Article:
Matt Goldstein found a job that he felt was written exactly for him. That position is the new director of Health Services at Towson University.
Goldstein is taking over the role held for the past 31 years by Jane Halpern, who retired earlier this year.
When the position opened, Goldstein considered not applying. His reason? The job description fit him so perfectly, he assumed it was being reserved for an internal candidate.
“The description mirrored me and exactly what I do,” Goldstein said. “I didn’t know there was any other person like me, it must be for an internal candidate. So I originally thought I wasn’t going to waste my time.”
Goldstein’s path to health care has been atypical.
He received a bachelor’s degree in business administration from UMBC while gaining a dual degree in Talmudic law in a joint program with Ner Israel Rabbinical College. He then entered the physician assistant program at George Washington University.
While working as a PA, he received his doctorate in health sciences from Nova Southeastern University, where he also teaches an online class in health care and informatics.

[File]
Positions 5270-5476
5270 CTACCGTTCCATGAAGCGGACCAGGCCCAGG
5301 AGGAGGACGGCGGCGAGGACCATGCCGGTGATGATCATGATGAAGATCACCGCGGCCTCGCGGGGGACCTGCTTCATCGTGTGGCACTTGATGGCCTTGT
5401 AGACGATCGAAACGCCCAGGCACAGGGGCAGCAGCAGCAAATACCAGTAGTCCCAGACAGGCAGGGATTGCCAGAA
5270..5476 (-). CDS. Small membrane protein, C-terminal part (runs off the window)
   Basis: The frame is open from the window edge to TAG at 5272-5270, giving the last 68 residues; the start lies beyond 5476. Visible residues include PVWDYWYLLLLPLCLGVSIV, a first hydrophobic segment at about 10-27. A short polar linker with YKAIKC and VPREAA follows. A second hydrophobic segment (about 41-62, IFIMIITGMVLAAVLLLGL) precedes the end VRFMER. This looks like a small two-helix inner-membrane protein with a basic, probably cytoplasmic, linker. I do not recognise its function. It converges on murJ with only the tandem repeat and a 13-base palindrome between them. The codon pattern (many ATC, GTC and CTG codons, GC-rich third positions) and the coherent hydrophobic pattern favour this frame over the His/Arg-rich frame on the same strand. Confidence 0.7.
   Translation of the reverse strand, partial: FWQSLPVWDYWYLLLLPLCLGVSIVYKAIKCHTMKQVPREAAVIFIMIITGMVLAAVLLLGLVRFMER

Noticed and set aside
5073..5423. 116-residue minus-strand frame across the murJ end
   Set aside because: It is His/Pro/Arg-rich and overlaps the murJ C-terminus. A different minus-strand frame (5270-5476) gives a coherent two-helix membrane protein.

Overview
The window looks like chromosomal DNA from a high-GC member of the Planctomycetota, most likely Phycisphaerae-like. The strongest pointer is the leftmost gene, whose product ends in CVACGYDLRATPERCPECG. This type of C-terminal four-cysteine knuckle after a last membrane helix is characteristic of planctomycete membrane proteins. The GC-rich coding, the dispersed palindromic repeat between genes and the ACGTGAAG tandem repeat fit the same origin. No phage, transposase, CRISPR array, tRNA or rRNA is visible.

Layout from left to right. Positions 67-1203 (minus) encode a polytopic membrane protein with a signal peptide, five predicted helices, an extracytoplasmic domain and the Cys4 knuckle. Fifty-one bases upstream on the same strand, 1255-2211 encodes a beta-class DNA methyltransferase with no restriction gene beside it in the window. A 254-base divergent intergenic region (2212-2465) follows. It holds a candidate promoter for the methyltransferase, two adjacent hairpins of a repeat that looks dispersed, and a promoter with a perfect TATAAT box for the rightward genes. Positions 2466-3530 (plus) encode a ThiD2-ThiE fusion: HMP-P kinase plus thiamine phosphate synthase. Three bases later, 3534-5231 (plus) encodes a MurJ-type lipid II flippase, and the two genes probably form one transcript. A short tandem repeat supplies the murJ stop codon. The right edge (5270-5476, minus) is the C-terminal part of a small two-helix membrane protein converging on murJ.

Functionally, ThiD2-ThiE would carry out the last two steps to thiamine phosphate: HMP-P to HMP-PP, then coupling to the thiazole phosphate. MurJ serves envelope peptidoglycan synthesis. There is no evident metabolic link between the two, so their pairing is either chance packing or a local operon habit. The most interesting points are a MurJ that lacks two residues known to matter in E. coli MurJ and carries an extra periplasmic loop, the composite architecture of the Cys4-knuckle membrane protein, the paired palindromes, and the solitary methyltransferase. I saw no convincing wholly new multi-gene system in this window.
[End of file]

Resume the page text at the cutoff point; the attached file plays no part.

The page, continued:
“This is kind of like my thing,” Goldstein explains. “I have the community and health care promotion component, the business component and the clinical component. This position really fits who I am.”
Before accepting the position at Towson, Goldstein has held different positions at MedStar Good Samaritan for the past 17 years.
He began as a PA in the cardiology area while also moonlighting in the emergency room. Eventually, he became chief of Preventive Medicine and Wellness and the director of the Good Health Center, which included clinical areas and wellness areas, an infusion center, a congestion heart failure clinic, diabetes education, cardiac rehab and an outreach program for the community about health promotion.
His new position at Towson has him working in a similar environment — but without the problems facing modern health care.
“It’s re-energizing to see a whole new building and a commitment from the university,” Goldstein enthuses. “I also get the excitement of doing all the fun parts of health care and wellness without the denials and people not being able to get insurance and afford insurance and cutting costs on things you can provide to people.
“It’s truly an exciting opportunity for me.”